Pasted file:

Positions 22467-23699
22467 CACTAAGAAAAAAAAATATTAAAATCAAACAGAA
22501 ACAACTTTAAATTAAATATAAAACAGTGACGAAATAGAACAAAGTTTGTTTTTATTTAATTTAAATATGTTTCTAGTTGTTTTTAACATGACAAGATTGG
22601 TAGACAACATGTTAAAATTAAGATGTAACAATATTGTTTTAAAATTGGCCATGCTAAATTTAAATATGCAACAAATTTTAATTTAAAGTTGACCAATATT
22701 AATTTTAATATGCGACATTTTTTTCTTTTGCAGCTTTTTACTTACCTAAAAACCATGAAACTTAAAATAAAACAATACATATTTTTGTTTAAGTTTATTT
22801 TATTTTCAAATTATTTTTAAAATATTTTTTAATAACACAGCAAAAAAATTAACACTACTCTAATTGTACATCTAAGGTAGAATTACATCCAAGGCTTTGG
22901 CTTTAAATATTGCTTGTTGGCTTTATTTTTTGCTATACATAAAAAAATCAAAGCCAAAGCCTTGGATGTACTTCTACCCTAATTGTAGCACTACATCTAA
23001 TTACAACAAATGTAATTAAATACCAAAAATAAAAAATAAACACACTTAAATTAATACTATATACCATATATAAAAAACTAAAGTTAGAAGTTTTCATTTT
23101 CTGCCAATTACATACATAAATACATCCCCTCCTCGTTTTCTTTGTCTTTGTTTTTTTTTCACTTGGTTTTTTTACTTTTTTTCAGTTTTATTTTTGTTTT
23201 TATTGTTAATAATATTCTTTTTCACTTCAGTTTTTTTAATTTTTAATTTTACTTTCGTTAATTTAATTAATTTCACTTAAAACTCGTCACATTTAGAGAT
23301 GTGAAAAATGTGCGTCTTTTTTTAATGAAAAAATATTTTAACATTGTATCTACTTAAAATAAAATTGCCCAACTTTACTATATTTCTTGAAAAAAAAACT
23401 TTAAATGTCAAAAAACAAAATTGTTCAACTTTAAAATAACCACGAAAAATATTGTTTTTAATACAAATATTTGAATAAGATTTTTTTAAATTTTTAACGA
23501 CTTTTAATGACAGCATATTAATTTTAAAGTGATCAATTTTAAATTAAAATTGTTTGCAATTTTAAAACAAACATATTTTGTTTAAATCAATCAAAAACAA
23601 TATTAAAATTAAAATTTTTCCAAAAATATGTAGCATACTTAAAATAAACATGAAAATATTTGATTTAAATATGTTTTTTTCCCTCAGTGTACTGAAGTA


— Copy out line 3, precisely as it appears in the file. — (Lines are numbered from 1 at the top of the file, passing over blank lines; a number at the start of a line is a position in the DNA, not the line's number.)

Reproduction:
22501 ACAACTTTAAATTAAATATAAAACAGTGACGAAATAGAACAAAGTTTGTTTTTATTTAATTTAAATATGTTTCTAGTTGTTTTTAACATGACAAGATTGG